How To Avoid Getting Scammed On Fake Silver Bars
One reason we have shied away from buying Silver Bars too much in the past is because:
- We don’t want to get scammed
- We don’t want to risk needing an assay when selling
The key is to buy identifiable product from a reputable vendor, as we discussed in our interview with Tarek Saab of Texas Precious Metals.
Besides that, though, it also helps to know a little about the product.
Michigan Coin Shop NOT Scammed With Bogus Silver Bars
This article talks about how a person tried to sell – knowingly or not – a couple of fake Silver bars along with some genuine Silver dollars. The employee of the store knew immediately that the Silver bars were fake because they were obviously too big.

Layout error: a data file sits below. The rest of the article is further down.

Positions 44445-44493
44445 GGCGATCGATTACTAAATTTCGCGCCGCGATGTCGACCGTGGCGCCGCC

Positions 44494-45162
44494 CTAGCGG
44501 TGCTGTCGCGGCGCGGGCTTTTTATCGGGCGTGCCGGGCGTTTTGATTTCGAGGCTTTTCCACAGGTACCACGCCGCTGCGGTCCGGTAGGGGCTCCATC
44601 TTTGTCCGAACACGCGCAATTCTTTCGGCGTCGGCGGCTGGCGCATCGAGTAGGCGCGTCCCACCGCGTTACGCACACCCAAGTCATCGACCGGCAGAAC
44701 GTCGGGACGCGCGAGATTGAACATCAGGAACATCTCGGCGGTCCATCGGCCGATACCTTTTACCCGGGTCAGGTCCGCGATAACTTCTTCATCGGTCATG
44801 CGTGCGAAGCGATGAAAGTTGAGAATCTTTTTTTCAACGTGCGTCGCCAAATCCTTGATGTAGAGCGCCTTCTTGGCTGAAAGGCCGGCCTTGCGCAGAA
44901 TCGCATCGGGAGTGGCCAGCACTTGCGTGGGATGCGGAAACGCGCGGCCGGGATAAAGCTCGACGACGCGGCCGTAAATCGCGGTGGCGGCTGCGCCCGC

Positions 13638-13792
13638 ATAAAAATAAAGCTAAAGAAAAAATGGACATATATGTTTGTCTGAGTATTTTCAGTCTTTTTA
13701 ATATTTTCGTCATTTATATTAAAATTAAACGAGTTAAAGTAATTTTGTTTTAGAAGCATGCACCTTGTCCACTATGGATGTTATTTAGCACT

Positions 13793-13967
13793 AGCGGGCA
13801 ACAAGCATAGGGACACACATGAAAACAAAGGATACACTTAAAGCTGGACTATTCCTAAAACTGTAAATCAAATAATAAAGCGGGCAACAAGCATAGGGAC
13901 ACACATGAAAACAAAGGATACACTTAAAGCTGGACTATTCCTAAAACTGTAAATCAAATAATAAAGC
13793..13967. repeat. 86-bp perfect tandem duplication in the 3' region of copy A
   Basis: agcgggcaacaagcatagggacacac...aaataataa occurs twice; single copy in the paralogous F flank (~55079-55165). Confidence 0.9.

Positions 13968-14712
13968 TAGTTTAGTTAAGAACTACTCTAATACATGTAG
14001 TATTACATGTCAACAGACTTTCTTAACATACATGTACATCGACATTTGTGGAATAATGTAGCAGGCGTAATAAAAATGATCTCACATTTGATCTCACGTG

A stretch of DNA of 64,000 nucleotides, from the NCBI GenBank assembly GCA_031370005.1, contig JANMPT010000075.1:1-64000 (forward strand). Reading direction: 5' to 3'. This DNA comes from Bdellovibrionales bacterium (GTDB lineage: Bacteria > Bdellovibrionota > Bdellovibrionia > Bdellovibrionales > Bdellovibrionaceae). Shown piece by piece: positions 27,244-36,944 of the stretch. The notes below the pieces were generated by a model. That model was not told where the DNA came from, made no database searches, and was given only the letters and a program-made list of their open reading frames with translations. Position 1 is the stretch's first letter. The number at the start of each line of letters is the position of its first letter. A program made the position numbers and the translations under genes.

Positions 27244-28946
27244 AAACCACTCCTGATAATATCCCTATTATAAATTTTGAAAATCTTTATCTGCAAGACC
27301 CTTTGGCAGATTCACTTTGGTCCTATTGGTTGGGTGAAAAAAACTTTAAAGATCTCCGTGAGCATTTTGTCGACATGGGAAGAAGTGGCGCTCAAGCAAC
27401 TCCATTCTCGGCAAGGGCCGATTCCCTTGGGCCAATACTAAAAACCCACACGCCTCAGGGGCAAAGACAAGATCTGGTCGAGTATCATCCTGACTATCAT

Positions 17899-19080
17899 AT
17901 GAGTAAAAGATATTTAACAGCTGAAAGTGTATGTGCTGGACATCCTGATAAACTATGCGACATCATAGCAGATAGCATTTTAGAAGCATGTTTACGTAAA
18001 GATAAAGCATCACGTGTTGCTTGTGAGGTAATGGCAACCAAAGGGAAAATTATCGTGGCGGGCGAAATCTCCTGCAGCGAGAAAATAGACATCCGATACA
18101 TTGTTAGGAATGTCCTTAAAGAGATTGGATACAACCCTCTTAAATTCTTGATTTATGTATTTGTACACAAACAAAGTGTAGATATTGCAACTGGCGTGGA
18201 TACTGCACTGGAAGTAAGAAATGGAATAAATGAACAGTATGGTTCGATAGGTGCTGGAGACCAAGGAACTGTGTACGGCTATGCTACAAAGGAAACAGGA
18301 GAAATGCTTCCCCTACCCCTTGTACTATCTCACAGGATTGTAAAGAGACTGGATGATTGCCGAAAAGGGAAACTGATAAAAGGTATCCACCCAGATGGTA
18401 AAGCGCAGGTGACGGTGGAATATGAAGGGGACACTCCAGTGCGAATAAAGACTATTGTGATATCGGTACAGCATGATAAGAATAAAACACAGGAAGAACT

Get it? He knew how big they were supposed to be. Familiarity with the product. Someone with this kind of knowledge and a few tools can know what he or she is buying. If you don’t have that knowledge and tools then you darn sure better know WHO you are buying from and TRUST them.
Another clue, besides being grossly oversized – and underweight by means of a scale – was that the Engelhard 10 ounce Silver ingot appeared to have every digit of the serial number individually stamped. Genuine bars have the entire number stamped at once, together.
Bottom Line On Buying Silver Bars
There have been scams on eBay, probably Craigslist too.
If you are going to buy Silver bars, either have the tools and knowledge to be sure you are getting what you are paying for or buy from a reputable company that you have reason to trust.
Also, be sure you know what shipping and insurance costs will be when you buy Silver bars (or coins). Silver is heavy and shipping can be expensive.